‘Where are you from?’ That’s probably the most frequent question I have been asked in my life. When I tell people that I’m from Germany, the second most-frequent question is: ‘I meant, where are your parents from?’
With the years I found fun in making people guess from where I am. Of course nobody ever guessed right. I don’t want to torture you guys, so to make it quick and dirty: My mother is originally from Bosnia-Herzegovina (a state in former Yugoslavia in the southern-east of Europe) and my father is from Sri Lanka (an island south of India). I have to add that my father takes pride in being a Malay, a Sri Lankan with ancestors from Java, Indonesia. My parents raised us in English and German. Nonetheless, you will hear a mix of Serbo-Croatian, Malay and Singhalese, too, if you enter our house.
My life has always been about my looks and my name. If there’s something I know, then it’s the life in between different cultures. I experience them on a daily basis, they flow through my blood, are in my everyday thought.
Sometimes people ask me as ‘what’ I consider myself. I have been thinking about this, over and over again. There was a time when being with Germans made me feel very Sri Lankan. When I was with Sri Lankans I felt like I was Bosnian. With Bosnians I felt German. I didn’t seem to fit in any group. It took some time and a lot of experience and thinking to define myself. Truth is, I am a bit of everything – I have the hot-temper of a Bosnian, the reliability of a German, the serenity of a Sri Lankan…I could make an entire list of my cultural traits. One could say now, that these are only stereotypes and that you cannot put people in a box. Well, usually I’d agree on this, but experience has taught me that most of the time stereotypes prove themselves to be true.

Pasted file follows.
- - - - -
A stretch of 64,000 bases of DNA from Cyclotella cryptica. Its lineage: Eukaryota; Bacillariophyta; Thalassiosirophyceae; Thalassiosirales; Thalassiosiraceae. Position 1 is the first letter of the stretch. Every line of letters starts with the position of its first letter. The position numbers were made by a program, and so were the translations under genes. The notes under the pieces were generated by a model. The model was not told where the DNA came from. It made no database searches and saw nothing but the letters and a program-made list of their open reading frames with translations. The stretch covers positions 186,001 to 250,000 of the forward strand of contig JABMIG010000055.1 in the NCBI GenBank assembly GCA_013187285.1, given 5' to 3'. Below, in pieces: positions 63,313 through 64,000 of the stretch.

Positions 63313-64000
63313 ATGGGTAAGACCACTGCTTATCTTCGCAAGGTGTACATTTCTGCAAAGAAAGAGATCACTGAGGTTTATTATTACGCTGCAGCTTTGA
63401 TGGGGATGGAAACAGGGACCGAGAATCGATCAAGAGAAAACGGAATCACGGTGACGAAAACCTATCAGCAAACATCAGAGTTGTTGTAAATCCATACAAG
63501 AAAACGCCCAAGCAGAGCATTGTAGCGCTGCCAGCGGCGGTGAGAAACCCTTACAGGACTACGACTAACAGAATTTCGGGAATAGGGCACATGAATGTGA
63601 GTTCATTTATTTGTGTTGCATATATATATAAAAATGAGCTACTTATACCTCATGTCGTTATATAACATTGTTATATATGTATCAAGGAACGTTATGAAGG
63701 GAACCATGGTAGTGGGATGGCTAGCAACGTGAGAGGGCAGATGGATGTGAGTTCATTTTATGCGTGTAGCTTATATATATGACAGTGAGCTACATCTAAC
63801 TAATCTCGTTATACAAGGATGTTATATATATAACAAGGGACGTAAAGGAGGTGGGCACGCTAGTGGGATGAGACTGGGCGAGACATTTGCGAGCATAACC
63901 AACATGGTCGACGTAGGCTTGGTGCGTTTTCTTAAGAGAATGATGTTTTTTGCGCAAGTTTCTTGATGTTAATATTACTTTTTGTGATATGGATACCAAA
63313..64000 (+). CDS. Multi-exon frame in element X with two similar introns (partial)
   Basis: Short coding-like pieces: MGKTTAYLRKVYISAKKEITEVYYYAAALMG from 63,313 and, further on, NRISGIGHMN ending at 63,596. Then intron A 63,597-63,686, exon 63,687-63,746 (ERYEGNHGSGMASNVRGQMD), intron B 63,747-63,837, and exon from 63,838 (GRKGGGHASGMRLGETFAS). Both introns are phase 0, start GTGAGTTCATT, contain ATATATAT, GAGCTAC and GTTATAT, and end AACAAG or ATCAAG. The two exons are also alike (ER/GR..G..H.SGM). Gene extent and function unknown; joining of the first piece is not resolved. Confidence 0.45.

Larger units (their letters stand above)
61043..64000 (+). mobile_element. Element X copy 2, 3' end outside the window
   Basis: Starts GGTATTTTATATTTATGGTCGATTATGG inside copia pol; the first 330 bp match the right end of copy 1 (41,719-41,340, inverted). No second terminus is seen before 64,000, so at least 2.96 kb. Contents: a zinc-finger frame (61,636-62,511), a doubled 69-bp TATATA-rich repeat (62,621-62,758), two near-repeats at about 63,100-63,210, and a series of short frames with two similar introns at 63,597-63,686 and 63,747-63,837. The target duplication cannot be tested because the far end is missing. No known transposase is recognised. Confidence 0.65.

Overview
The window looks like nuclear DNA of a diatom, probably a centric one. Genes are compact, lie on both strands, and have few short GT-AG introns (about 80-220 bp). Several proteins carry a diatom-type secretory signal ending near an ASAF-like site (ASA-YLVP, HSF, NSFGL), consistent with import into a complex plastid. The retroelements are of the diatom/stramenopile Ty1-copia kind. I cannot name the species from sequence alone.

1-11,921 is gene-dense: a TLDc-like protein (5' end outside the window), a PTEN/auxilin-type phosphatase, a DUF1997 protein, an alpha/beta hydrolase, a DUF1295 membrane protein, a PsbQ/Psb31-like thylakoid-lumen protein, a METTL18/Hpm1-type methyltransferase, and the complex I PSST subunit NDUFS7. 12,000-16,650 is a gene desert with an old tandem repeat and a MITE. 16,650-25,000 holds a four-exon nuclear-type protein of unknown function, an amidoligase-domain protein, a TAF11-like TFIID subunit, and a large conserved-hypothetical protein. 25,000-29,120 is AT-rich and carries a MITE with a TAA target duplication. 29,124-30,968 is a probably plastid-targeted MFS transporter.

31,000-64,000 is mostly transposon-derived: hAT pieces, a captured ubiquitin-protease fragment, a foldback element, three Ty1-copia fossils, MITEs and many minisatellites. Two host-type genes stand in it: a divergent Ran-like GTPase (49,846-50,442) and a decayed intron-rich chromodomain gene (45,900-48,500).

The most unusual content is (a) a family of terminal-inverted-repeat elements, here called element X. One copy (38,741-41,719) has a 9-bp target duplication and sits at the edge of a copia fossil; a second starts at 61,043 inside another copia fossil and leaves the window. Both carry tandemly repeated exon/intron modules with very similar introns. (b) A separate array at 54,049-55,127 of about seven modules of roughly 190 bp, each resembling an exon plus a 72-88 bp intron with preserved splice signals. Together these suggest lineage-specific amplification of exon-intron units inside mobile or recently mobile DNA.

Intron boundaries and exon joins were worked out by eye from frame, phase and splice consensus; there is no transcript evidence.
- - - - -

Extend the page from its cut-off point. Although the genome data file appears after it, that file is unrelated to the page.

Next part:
Too often in my life I have been excluded from my ‘groups’. As a child and teen I really suffered from this. Who doesn’t want to feel accepted? That was the time in my life when I thought I belonged everywhere and nowhere. I felt lost. I would lie if I said that I never experienced racism, be it hidden or obvious. Best example is the skin color issue. At home I am considered dark skinned, abroad I am the ‘white girl’. To put things straight, if a color really is necessary to describe me, I’d choose caramel or honey. Anyway, what’s with the color issue? I have all colors in me and when it comes down to it, I’m made of flesh and blood, just like anyone else.
Racism is a very sensitive topic to me. My parents taught me that neither your skin color, nor your nationality, nor educational background, nor religion nor anything else makes you superior to another person. I guess they know best: my dad is dark, my mom is fair. My dad is from Asia, my mom from Europe. My dad is Muslim, my mom was catholic when they met. But that again is another story.
Now, after travelling to places alone, meeting people from around the world and a little more life experience, I know what I am. To put it in Chaka’s and Whitney’s words:
‘I’m every woman.’
Guys, if you didn’t realize by now: This is the future. The earth ball grows smaller, distances become shorter, people more mobile. In future people like me won’t be exotic anymore. We will find more and more couples like my parents. People from different cultures will mingle with each other and it won’t be anything extraordinary. People are going global already. And that’s what I consider myself: a Global Citizen. And I’m proud to be a mix!